Max contract superstars are nice, but championships aren’t possible without spark plug sixth men and stalwart glue guys. Let’s identify some top candidates.
With the NBA Draft now in the rearview, free agency is approaching faster than Lewis Hamilton’s souped-up Mercedes on a straightaway.
Contracts can officially be agreed to as of 6 p.m. on Monday, and you already know the list of biggest names available headlined by Kawhi Leonard. But we’re going to your local big box store to hunt for some bargains and deals — specifically, players projected to make $12 million or less per year according to ESPN’s Bobby Marks.
Which players are set to become the next Jae Crowder, Derrick Rose, or Jordan Clarkson, the small-money, big-production players of 2020-21? We have 10 names in NBA free agency to watch out for.
Devonte’ Graham (Restricted): After Charlotte took UConn guard James Bouknight with the 11th overall pick on Thursday, do the Hornets really need Graham, Bouknight, reigning Rookie of the Year LaMelo Ball, and Terry Rozier at guard? The 26-year-old Graham averaged just under 15 points and 5.4 assists per game on 37.5% from three. At $12-14 million per year, could he become the next Clarkson and win Sixth Man of the Year? It’s far from a crazy thought.
UPDATE 8/2: Devonte’ Graham signed with the New Orleans Pelicans for four years and $47 million via sign-and-trade from the Hornets.
Derrick Rose: “The next Derrick Rose” could be Rose himself, an integral part of the surprising New York Knicks playoff run last season, adding great scoring punch and leadership at a discount price. The 32-year-old averaged 14.7 points and 4.2 assists per game on an efficient 47% shooting from the field and 38.8% from three.
New York should prioritize keeping the former MVP, especially at a projected $8-10 million annual salary — they’ve got the most cap space in the league.
UPDATE 8/2: Derrick Rose re-signed with the New York Knicks for three years and $43 million.
Victor Oladipo: Injuries have stalled the 29-year-old’s career. He played 33 games last season for three different teams, putting up nearly 20 points to go with 4.8 rebounds and 4.6 assists per game but on inefficient shooting. However, if he can be had at Marks’ projected $4-6 million per season, he could be a steal of a veteran contributor for a contender.
Happy JJ Redick: If he goes to the right situation — near his family in the New York area, for instance — JJ Redick could be a leader and 3-point sniper off the bench at a relatively reasonable $4-6 million. Before he got hurt following a controversial trade deadline deal to Dallas, the 37-year-old hit nearly 40% of his threes in just over 11 minutes per game. He could thrive in a similar, but perhaps slightly larger role.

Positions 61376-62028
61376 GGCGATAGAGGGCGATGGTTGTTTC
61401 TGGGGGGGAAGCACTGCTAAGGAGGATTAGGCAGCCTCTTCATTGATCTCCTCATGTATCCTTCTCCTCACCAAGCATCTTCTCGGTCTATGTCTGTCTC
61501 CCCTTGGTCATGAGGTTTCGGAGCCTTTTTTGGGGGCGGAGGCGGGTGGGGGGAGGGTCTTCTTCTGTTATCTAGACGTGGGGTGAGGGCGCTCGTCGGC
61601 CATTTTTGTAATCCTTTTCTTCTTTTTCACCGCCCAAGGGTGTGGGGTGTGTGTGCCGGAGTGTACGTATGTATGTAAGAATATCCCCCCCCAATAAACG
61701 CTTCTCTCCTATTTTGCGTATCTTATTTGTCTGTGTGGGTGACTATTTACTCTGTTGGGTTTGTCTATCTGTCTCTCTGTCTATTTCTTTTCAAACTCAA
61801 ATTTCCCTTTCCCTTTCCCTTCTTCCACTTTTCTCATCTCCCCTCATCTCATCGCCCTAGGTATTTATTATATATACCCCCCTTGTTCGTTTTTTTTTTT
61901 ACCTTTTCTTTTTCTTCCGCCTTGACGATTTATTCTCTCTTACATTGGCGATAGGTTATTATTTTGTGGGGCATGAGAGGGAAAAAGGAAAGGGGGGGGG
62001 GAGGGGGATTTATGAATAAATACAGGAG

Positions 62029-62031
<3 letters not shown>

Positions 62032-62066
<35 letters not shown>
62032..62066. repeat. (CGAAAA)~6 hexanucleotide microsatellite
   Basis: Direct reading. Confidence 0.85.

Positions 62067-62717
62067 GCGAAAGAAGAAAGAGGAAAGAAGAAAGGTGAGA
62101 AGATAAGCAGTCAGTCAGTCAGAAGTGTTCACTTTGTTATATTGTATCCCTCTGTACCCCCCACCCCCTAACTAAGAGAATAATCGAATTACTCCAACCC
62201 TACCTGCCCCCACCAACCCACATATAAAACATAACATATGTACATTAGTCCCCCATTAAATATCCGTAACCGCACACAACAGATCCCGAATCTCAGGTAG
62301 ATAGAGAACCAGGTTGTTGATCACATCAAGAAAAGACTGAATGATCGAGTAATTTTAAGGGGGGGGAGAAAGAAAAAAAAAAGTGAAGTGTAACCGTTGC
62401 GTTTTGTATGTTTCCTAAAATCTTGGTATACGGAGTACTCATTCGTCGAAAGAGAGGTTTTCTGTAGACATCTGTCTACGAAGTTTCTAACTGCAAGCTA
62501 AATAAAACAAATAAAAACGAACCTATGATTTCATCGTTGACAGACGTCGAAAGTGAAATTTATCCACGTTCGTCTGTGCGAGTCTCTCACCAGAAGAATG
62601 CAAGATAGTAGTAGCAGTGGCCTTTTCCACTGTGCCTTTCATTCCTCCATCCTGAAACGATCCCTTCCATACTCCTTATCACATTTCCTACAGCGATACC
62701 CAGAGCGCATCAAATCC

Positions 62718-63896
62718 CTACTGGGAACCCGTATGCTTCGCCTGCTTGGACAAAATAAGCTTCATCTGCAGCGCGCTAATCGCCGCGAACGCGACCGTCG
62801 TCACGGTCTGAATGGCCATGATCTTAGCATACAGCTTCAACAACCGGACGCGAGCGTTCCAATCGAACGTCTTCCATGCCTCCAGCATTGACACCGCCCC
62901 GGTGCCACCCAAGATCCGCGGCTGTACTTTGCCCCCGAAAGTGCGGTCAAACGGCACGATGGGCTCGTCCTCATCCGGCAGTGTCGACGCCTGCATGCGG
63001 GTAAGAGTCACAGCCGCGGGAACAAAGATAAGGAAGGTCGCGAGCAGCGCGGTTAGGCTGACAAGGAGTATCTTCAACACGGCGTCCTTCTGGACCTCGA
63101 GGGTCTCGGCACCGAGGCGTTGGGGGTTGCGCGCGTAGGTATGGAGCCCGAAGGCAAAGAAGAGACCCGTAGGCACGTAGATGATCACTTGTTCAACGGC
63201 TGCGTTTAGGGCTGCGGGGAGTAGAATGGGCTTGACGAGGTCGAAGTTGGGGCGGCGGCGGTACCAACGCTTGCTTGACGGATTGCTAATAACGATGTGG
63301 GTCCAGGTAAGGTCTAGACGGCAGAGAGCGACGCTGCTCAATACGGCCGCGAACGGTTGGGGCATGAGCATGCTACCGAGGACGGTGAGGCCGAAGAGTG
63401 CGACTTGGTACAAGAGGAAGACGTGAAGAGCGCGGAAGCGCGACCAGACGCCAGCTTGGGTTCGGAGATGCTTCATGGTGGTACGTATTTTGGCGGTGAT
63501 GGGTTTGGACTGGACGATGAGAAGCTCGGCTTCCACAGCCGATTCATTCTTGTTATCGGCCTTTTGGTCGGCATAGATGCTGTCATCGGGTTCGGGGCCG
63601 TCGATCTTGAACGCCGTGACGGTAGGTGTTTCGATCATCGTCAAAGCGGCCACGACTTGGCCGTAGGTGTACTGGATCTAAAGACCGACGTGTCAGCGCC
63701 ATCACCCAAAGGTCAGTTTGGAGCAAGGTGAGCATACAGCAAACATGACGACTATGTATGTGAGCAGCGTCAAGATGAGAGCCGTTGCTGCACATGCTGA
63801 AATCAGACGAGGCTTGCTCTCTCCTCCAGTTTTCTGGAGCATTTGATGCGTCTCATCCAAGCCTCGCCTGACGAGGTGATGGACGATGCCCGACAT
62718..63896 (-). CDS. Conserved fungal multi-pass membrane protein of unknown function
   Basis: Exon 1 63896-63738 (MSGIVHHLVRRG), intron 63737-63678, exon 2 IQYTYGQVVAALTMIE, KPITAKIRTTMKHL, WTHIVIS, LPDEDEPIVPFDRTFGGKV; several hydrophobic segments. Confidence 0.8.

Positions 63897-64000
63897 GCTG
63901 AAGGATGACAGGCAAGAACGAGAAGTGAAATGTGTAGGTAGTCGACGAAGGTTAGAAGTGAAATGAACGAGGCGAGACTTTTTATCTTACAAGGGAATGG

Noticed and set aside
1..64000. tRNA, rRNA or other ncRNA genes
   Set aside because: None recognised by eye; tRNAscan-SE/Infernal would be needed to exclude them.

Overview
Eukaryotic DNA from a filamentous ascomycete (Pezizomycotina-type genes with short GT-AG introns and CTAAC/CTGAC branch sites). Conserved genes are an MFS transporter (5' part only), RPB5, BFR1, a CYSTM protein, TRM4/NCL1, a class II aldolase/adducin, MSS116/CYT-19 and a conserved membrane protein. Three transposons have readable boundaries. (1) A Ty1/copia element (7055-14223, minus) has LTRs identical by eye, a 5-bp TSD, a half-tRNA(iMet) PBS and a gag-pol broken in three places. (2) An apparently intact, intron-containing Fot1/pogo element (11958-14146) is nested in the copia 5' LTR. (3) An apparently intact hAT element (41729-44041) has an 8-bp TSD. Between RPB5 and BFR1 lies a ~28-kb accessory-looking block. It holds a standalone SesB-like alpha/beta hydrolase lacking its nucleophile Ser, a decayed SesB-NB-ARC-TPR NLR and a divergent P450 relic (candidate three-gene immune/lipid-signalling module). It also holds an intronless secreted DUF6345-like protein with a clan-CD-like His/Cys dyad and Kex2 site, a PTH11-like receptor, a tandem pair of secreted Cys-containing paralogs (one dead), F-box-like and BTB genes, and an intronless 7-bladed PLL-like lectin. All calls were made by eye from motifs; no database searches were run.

Talen Horton-Tucker (Restricted): After trading most of their quality depth in a swing-for-the-fences Russell Westbrook trade with the Wizards on draft night, the Lakers need as many cheaply-priced but quality pieces around LeBron James and Anthony Davis as possible. That certainly includes the restricted THT, who averaged nine points per game on good numbers from inside the three-point arc.
Did we also mention he’s still only 20 years old? A team could definitely sign him to a deal that Los Angeles can’t afford and hope his game translates to a larger role.
UPDATE 8/3: Talen Horton-Tucker re-signed with the Los Angeles Lakers on a three-year, $32 million deal.
PJ Tucker: Yes, the Tuck Wagon is a small forward again! Milwaukee wouldn’t have won its first championship in exactly 50 years without Tucker’s defense (or his insane sneaker game, probably). Even better, the 36-year-old forward shot 39.4% from deep during the regular season after a March trade from Houston. He’s the kind of player a contender can and should snap up in the $6-8 million range whether they want to go big like the Bucks did or roll him out as a small-ball five.
UPDATE 8/2: PJ Tucker signed with the Miami Heat for two years and $15 million.
Lauri Markkanen (Restricted): At 24 years old, we feel like we can still see The Finnisher take his game to the next level. He shot 48% from the field and 40% from three last season for a disappointing Bulls team and continued a career-long trend of missing 20-plus games. Whether Chicago matches an offer sheet for Markkanen is an interesting offseason sub-plot; we’ll see if a team can secure a bargain for his services.
Blake Griffin: Griffin seemed more at ease after getting his Detroit buyout and playing a complementary role in Brooklyn, shooting 38.3% during the regular season and 41.2% with some strong defense in the Nets’ playoff defeat to Milwaukee. If he remains healthy, the 32-year-old still has plenty of quality basketball left in him. While he’s still getting plenty of Pistons money, a team could only get him for $4-6 million in a quality bargain.
UPDATE 8/2: Blake Griffin re-signed with the Nets on a one-year deal.
Serge Ibaka: No, he’s not an unrestricted free agent yet, but if Ibaka does decline his $9.7 million player option for next season, a team can still get a strong defender and shot-blocker at 31 years old for about $10 million. His shooting numbers left a lot to be desired last season, and a team could still get a really good big man for a good price.
UPDATE 8/1: Serge Ibaka picked up his $9.7 million player option to return to the Los Angeles Clippers for 2021-22.
Bobby Portis: Portis became a cult hero in Milwaukee after he brought defense, rebounding, and energy for the champs. Playing 20 minutes per game, the 26-year-old former Knick, Wizard and Bull averaged 11 points and 7 rebounds per game while hitting 47% of his threes on 2.4 attempts per game during the regular season. Who wouldn’t want that production at $4-6 million per season, assuming he declines a $3.8 million player option?
UPDATE: 8/2: Bobby Portis re-signed with the Milwaukee Bucks on a two-year, $9 million deal.